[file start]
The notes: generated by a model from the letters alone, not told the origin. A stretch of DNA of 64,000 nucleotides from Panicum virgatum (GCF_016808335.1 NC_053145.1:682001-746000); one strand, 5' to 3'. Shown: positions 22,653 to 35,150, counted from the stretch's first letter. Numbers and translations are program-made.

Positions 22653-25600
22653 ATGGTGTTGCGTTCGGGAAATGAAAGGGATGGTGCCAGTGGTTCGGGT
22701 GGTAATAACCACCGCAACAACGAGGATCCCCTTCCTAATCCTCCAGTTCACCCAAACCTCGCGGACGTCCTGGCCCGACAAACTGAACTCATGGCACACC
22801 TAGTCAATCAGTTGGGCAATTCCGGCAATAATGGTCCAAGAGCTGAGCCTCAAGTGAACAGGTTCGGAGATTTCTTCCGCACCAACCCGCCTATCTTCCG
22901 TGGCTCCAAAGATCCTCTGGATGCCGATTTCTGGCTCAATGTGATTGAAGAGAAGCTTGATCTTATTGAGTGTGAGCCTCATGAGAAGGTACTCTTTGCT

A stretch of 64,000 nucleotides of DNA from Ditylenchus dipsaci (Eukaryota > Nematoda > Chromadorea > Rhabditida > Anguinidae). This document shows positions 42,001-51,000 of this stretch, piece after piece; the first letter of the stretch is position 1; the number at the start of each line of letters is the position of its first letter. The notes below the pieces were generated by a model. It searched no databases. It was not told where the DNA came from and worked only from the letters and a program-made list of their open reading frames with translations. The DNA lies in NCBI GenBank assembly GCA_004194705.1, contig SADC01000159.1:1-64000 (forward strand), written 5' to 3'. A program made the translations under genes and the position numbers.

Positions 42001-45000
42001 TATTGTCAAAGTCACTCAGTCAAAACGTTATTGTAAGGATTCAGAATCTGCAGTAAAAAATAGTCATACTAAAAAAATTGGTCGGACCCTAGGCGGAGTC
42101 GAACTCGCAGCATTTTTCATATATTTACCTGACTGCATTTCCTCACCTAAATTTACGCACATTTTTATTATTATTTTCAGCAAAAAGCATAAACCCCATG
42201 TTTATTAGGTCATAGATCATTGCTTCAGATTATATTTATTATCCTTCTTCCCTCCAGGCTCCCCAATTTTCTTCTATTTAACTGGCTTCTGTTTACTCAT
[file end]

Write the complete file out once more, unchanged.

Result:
The notes: generated by a model from the letters alone, not told the origin. A stretch of DNA of 64,000 nucleotides from Panicum virgatum (GCF_016808335.1 NC_053145.1:682001-746000); one strand, 5' to 3'. Shown: positions 22,653 to 35,150, counted from the stretch's first letter. Numbers and translations are program-made.

Positions 22653-25600
22653 ATGGTGTTGCGTTCGGGAAATGAAAGGGATGGTGCCAGTGGTTCGGGT
22701 GGTAATAACCACCGCAACAACGAGGATCCCCTTCCTAATCCTCCAGTTCACCCAAACCTCGCGGACGTCCTGGCCCGACAAACTGAACTCATGGCACACC
22801 TAGTCAATCAGTTGGGCAATTCCGGCAATAATGGTCCAAGAGCTGAGCCTCAAGTGAACAGGTTCGGAGATTTCTTCCGCACCAACCCGCCTATCTTCCG
22901 TGGCTCCAAAGATCCTCTGGATGCCGATTTCTGGCTCAATGTGATTGAAGAGAAGCTTGATCTTATTGAGTGTGAGCCTCATGAGAAGGTACTCTTTGCT

A stretch of 64,000 nucleotides of DNA from Ditylenchus dipsaci (Eukaryota > Nematoda > Chromadorea > Rhabditida > Anguinidae). This document shows positions 42,001-51,000 of this stretch, piece after piece; the first letter of the stretch is position 1; the number at the start of each line of letters is the position of its first letter. The notes below the pieces were generated by a model. It searched no databases. It was not told where the DNA came from and worked only from the letters and a program-made list of their open reading frames with translations. The DNA lies in NCBI GenBank assembly GCA_004194705.1, contig SADC01000159.1:1-64000 (forward strand), written 5' to 3'. A program made the translations under genes and the position numbers.

Positions 42001-45000
42001 TATTGTCAAAGTCACTCAGTCAAAACGTTATTGTAAGGATTCAGAATCTGCAGTAAAAAATAGTCATACTAAAAAAATTGGTCGGACCCTAGGCGGAGTC
42101 GAACTCGCAGCATTTTTCATATATTTACCTGACTGCATTTCCTCACCTAAATTTACGCACATTTTTATTATTATTTTCAGCAAAAAGCATAAACCCCATG
42201 TTTATTAGGTCATAGATCATTGCTTCAGATTATATTTATTATCCTTCTTCCCTCCAGGCTCCCCAATTTTCTTCTATTTAACTGGCTTCTGTTTACTCAT